by Captain W. E. Johns



XI.                   MOVE AND COUNTER-MOVE  (Pages 136 - 146)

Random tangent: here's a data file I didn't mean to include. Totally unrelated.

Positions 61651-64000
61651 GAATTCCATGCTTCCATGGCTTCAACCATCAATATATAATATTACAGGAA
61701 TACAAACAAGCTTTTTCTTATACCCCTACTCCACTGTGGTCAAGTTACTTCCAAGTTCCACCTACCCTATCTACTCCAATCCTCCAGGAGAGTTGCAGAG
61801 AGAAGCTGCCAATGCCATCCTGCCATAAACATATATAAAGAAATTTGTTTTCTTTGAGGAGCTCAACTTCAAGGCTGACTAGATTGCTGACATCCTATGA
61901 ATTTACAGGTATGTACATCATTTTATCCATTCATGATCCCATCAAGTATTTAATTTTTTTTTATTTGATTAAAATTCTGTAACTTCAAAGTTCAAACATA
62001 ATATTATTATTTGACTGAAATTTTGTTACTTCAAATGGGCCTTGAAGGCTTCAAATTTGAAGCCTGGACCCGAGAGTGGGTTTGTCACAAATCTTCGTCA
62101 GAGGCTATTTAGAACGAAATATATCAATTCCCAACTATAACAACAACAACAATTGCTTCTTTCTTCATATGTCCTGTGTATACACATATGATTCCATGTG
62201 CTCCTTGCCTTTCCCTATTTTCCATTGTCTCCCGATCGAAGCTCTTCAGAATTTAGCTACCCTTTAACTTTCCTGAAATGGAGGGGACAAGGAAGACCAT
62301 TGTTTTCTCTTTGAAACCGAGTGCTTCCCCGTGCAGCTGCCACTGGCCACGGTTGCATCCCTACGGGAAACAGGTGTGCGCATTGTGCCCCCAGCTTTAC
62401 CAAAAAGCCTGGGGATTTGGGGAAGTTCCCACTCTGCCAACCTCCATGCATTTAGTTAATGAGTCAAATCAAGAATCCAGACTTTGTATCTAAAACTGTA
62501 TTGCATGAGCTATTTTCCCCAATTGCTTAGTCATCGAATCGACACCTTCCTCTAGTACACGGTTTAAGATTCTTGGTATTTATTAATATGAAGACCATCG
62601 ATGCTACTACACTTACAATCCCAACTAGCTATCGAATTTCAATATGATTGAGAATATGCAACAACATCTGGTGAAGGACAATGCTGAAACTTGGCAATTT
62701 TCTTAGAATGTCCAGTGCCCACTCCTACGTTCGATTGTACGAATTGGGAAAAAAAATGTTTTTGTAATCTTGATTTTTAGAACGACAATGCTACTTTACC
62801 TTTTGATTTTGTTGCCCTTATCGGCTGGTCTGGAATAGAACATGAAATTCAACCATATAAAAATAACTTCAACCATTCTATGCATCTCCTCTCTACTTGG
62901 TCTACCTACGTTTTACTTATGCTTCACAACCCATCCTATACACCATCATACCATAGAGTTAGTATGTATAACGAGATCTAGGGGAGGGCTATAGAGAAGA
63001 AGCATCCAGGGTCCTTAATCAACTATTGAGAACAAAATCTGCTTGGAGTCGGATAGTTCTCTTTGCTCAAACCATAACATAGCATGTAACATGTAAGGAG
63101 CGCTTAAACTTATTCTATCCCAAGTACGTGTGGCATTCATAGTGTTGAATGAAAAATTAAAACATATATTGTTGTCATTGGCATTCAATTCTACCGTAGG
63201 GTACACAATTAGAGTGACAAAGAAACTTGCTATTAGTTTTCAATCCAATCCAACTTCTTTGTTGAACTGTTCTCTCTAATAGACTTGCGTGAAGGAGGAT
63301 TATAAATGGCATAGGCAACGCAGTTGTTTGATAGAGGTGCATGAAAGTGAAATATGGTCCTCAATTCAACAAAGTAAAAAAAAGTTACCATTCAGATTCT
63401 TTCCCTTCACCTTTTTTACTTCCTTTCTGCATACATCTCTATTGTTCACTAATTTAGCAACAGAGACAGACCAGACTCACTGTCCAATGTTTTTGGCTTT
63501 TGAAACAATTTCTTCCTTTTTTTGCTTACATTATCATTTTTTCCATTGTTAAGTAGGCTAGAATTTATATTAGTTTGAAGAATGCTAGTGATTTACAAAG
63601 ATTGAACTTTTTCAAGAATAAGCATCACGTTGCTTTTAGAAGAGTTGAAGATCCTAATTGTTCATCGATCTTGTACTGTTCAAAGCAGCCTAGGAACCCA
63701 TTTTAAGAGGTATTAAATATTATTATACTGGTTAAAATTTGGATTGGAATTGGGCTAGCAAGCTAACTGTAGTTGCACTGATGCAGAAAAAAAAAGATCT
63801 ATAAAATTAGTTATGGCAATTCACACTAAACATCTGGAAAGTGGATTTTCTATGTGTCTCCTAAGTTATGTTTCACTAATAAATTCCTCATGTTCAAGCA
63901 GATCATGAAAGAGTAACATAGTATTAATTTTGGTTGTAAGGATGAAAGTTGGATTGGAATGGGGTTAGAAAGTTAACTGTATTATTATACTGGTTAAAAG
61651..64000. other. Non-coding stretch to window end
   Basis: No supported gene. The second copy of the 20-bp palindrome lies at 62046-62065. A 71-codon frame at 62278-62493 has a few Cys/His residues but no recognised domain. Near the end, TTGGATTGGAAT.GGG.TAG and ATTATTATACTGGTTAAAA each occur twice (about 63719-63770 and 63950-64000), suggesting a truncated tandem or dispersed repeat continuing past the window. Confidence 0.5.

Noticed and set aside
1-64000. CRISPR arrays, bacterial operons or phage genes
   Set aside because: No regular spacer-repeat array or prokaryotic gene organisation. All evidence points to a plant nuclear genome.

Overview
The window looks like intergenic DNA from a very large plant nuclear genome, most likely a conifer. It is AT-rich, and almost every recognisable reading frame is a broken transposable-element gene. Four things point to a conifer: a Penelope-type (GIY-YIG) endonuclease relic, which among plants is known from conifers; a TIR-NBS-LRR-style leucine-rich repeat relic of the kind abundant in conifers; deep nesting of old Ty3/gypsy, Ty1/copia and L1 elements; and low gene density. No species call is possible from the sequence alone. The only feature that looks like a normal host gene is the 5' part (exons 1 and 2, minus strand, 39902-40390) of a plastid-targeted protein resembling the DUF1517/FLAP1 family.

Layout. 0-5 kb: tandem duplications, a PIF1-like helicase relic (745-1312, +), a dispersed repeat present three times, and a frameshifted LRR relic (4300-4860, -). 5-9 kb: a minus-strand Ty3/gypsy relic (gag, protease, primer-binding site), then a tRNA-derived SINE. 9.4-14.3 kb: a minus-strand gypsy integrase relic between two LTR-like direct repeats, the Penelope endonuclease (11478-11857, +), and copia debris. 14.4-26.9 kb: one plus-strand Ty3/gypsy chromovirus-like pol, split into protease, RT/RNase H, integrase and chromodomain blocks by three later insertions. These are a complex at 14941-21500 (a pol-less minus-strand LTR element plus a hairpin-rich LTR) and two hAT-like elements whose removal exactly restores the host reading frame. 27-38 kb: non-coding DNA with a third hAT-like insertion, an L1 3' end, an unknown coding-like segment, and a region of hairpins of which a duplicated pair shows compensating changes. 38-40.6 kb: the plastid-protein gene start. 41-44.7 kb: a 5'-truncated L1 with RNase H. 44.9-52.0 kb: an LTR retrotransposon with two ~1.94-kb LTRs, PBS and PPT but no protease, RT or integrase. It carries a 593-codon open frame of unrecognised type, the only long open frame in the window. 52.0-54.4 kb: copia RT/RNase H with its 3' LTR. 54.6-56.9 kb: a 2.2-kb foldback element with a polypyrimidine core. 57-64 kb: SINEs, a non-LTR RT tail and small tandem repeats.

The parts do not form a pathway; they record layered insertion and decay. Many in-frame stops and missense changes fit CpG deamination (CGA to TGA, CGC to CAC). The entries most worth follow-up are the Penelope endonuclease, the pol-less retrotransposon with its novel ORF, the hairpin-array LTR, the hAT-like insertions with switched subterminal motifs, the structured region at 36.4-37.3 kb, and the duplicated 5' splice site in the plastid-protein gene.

Biggles says "That piece of ice on which we piled the gold must have been there for years, but it had chosen to-day, of all days, to break off.  Yesterday it wouldn't have mattered.  To-morrow it wouldn't have mattered, either.  But no.  It had to be to-day, at the very hour Ginger decided to sit on it".  Biggles decides to move camp back to where they were before.  He guesses that Lavinsky will try to find Larsen and get him to say where the gold is.  Biggles says "our first job is to locate the gold" but recognises that Larsen can't be left behind.  "The wretched fellow must be got home somehow - but we'll have to deal with that later on".  They fly the mile or two eastward and Ginger sends a signal to Algy.  After landing they mark out a landing ground for Algy and Bertie and mark it will black smoke from oily rags.  Algy and Bertie soon arrive and Biggles narrates what has happened since their arrival on the White Continent.  Biggles asks the Skipper and Grimy to take turns watching the enemy camp and then takes off with Ginger to try and find the ice flow with the gold on it.  Ginger sees the floe as soon as they take off, certainly it is one of the correct shape.  They fly in closer and Ginger sees a stick he had placed on the pile of gold.  Biggles suspects the ice is drifting back towards the main pack.  Biggles lands whilst Ginger keeps an eye on "what must have been the most valuable piece of ice ever to float on the surface of the sea".  Biggles sets up two trail sticks and lines them up with the ice floe and spends some minutes watching it.  "It's coming in" he concludes.  "Meanwhile we can occupy the time by having something to eat".